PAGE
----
Gauging Food Waste Faster and More Accurately in School Lunchrooms and in Cafeterias
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School lunches are becoming increasingly healthy as more whole grains, fruits, and vegetables appear on the lunch line, but are kids actually eating these healthy options? To determine if these foods are winding up in kids’ stomachs or in garbage cans, schools need to be able to measure food waste quickly and accurately. Though weighing cafeteria tray waste is the most precise method of measurement, it is time consuming and costly, which gives fast and simple visual methods of waste measurement the advantage.
At the Cornell Center for Behaviral Economics in Child Nutrition Programs (home of the Smarter Lunchrooms Movement), researchers Drew Hanks, Brian Wansink and David Just put several visual methods to the test to determine which would provide the most accurate waste measurements quickly and inexpensively, relative to the weighing method. They examined tray waste from 197 elementary school students using three visual methods:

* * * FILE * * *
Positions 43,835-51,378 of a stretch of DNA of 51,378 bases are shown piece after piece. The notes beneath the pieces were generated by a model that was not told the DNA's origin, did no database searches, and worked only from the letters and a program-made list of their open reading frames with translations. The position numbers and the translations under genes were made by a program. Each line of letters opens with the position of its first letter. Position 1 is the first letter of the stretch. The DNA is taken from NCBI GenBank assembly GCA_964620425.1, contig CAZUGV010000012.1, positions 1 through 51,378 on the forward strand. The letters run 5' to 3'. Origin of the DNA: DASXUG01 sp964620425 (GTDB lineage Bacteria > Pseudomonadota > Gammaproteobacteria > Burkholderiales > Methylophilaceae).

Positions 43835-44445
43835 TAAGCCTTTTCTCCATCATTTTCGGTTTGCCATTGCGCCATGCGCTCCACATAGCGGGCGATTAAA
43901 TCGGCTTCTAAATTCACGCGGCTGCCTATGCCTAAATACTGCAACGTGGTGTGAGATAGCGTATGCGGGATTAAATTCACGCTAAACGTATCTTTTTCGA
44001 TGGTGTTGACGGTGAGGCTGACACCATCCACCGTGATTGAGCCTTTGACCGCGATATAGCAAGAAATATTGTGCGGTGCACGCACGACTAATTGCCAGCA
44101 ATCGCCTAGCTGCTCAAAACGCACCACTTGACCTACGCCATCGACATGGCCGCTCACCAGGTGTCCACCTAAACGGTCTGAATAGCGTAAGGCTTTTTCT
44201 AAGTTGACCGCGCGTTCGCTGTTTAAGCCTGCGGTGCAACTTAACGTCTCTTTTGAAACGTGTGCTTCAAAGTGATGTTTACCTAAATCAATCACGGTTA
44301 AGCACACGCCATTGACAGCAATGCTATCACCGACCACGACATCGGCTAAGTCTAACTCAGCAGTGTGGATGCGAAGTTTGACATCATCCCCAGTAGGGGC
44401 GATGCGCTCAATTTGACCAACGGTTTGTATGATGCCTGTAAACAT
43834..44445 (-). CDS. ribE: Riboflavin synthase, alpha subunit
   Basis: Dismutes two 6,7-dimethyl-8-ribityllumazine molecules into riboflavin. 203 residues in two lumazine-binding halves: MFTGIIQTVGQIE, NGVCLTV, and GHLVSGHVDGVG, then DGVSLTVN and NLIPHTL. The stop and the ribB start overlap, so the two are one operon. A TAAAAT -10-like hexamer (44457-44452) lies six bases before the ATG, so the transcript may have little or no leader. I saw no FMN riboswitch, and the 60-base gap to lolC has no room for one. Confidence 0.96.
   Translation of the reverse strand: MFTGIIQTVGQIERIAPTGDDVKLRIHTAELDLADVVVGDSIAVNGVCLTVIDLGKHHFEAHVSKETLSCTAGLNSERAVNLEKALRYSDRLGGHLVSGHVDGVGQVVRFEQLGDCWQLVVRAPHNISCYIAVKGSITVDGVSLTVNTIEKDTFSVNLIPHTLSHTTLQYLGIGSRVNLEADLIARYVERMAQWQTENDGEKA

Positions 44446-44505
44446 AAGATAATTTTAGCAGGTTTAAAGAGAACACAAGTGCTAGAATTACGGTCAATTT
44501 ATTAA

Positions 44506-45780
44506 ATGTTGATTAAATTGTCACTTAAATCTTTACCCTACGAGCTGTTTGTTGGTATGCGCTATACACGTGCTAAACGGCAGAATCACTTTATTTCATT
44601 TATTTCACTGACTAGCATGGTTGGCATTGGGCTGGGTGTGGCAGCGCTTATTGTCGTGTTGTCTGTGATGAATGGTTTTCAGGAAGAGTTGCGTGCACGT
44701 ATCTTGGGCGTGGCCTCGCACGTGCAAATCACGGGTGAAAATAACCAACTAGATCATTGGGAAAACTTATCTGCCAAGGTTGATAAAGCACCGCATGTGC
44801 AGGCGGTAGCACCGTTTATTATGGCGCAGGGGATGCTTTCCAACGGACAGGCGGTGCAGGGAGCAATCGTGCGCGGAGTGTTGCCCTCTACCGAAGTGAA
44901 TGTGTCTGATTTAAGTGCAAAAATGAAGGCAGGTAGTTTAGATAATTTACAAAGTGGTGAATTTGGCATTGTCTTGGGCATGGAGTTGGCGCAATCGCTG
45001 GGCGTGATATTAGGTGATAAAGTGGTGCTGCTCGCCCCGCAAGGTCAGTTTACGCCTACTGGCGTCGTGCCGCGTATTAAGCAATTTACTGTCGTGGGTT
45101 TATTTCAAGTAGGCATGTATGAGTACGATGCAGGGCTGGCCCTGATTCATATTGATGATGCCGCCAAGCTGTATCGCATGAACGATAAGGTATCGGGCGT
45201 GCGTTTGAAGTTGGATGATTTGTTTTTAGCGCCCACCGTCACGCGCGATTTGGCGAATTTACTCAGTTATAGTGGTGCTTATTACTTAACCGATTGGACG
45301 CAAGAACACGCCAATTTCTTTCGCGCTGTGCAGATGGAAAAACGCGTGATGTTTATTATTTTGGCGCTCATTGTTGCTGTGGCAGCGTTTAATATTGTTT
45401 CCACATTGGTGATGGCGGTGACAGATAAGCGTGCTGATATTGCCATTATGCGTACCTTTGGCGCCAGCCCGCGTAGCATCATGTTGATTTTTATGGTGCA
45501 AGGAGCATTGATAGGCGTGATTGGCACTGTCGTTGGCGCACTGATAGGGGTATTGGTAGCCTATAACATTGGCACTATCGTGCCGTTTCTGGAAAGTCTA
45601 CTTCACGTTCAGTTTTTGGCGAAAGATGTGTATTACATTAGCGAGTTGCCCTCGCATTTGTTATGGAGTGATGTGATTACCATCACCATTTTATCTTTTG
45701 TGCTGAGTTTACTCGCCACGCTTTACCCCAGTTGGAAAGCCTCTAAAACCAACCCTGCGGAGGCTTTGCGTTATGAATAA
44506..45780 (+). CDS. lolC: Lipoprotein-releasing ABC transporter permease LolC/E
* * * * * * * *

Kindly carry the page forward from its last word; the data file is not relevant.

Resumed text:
One of the main benefits of the visual Quarter-Waste method is time. According to the researchers, weighing food waste took about 30 seconds per tray, while the Quarter- and Half-Waste took about 1/5th of the time. This difference in measurement time is most apparent when measuring the trays of a large student body.
When performing your own tray-waste observations, the researchers recommend keeping the measurement process as unobtrusive as possible. Instruct students to leave trays in inconspicuous locations in the cafeteria to avoid drawing attention to the measuring process. If students ask why researchers are present, general responses such as “We are collecting information on your cafeteria” can provide students with an answer without biasing their food consumption.
Waste measurement via the Quarter-Waste Method can be a quick and reliable way to evaluate how students react to nutritional interventions, new food products, or lunch line rearrangements by measuring how much food they devour or discard!
For more about the Smarter Lunchroom stategies, visit: smarterlunchrooms.org
• Download paper from the SSRN (the Social Science Research Network)
Hanks, Andrew S., David Just and Brian Wansink. (2014). Reliability and Accuracy of Real-Time Visualization Techniques for Measuring School Cafeteria Tray Waste: Validating the Quarter-Waste Method. Journal of the Academy of Nutrition and Dietetics, 114(3), 470-474. doi:10.1016/j.jand.2013.08.013
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